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Constitution of the USA

Source:
Australian Law Dictionary
Author(s):
Trischa MannTrischa Mann, Audrey BlundenAudrey Blunden

Constitution of the USA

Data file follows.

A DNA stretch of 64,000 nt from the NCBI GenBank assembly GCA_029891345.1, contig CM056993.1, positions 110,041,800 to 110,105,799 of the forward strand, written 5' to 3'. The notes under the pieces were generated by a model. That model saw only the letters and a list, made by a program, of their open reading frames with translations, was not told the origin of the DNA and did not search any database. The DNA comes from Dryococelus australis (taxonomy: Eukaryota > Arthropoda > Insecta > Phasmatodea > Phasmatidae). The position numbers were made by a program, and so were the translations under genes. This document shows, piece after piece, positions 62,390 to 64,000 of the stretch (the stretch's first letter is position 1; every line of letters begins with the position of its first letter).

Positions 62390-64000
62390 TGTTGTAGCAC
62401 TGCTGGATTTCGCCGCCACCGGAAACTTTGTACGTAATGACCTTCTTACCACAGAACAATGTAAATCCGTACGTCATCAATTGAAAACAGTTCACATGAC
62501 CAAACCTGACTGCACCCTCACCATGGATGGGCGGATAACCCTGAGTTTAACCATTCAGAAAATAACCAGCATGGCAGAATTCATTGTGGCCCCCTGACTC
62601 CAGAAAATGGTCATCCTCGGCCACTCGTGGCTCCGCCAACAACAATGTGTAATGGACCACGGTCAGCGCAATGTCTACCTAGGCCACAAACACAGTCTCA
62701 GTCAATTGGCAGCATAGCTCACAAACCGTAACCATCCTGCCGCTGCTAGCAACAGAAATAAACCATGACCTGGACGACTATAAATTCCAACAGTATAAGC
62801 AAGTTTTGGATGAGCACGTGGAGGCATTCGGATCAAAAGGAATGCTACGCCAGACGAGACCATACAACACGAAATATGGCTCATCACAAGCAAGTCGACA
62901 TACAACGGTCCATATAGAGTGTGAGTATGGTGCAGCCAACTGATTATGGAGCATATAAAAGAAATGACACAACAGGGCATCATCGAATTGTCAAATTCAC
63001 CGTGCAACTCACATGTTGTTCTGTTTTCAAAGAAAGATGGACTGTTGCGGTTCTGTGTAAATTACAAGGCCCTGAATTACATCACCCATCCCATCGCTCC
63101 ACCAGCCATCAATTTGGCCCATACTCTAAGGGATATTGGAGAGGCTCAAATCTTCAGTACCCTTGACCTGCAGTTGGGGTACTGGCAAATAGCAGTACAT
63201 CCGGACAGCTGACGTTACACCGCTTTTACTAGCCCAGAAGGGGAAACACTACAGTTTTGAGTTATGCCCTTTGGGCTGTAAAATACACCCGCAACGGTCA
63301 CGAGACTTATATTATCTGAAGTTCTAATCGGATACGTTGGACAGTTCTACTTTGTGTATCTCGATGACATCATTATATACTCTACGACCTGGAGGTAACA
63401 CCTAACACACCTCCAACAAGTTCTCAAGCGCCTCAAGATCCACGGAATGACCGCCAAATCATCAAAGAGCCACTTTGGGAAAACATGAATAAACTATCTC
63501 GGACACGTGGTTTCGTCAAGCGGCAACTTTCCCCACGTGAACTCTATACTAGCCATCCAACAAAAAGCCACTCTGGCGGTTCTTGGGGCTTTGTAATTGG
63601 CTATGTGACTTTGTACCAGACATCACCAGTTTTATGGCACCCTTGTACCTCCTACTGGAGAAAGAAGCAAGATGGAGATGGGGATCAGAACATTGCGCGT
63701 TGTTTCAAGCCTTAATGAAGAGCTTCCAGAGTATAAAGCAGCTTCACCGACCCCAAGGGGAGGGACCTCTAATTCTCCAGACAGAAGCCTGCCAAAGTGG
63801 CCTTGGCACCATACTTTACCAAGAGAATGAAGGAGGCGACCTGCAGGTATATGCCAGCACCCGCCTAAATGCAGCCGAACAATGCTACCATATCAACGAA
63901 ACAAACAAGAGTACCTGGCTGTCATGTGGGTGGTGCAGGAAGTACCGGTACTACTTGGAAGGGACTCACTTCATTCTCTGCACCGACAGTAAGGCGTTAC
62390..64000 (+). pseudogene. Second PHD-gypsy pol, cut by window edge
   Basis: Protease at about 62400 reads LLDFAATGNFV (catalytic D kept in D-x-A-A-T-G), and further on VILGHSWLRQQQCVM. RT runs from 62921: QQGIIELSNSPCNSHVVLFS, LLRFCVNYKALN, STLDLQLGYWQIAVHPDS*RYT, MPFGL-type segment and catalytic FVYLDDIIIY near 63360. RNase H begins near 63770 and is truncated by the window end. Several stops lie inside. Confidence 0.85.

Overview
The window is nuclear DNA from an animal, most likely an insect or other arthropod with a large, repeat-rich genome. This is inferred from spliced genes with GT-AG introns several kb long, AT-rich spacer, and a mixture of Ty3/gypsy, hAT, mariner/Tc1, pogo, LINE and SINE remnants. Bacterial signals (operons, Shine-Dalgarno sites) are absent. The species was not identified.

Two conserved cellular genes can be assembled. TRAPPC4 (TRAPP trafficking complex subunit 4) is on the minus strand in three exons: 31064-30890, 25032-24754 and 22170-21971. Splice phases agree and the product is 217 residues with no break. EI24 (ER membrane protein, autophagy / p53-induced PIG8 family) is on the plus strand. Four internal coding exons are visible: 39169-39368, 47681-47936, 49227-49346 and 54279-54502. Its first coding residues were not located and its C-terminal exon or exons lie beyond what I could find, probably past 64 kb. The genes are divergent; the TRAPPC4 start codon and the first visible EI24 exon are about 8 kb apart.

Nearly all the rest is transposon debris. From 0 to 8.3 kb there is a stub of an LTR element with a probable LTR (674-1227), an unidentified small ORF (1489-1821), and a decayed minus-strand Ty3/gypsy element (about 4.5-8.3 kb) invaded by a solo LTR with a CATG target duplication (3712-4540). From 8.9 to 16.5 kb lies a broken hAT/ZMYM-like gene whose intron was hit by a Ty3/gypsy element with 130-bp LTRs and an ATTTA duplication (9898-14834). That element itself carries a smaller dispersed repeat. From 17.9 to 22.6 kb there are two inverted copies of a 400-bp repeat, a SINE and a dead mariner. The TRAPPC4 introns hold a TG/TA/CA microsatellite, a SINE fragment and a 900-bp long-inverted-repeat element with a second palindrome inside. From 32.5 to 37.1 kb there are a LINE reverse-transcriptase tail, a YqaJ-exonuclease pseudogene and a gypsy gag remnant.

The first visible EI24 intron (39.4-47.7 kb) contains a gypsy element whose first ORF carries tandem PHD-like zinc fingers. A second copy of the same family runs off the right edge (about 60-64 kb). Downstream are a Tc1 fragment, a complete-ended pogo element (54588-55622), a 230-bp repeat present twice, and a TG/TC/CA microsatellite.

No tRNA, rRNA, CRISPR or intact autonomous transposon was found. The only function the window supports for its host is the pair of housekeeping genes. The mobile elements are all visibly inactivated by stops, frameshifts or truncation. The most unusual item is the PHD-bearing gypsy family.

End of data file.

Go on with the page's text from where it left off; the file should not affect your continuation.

The Constitution of the USA was adopted in 1788. It united into a new federal state (the United States of America) the thirteen states that had gained their independence in the American Revolution. The major features of the Constitution are that it creates a federal system, in which federal and state governments share jurisdiction over the same territory; it divides power between those governments by limiting the legislative powers of the federal government to a list of enumerated topics, and divides the powers of the federal government among three major institutions: an indirectly elected President, who is the head of the executive branch; a directly elected bicameral legislature called the Congress; and an independent judiciary, whose highest court is the Supreme Court, which exercises the power to declare unconstitutional legislation invalid. A Bill of Rights was added later.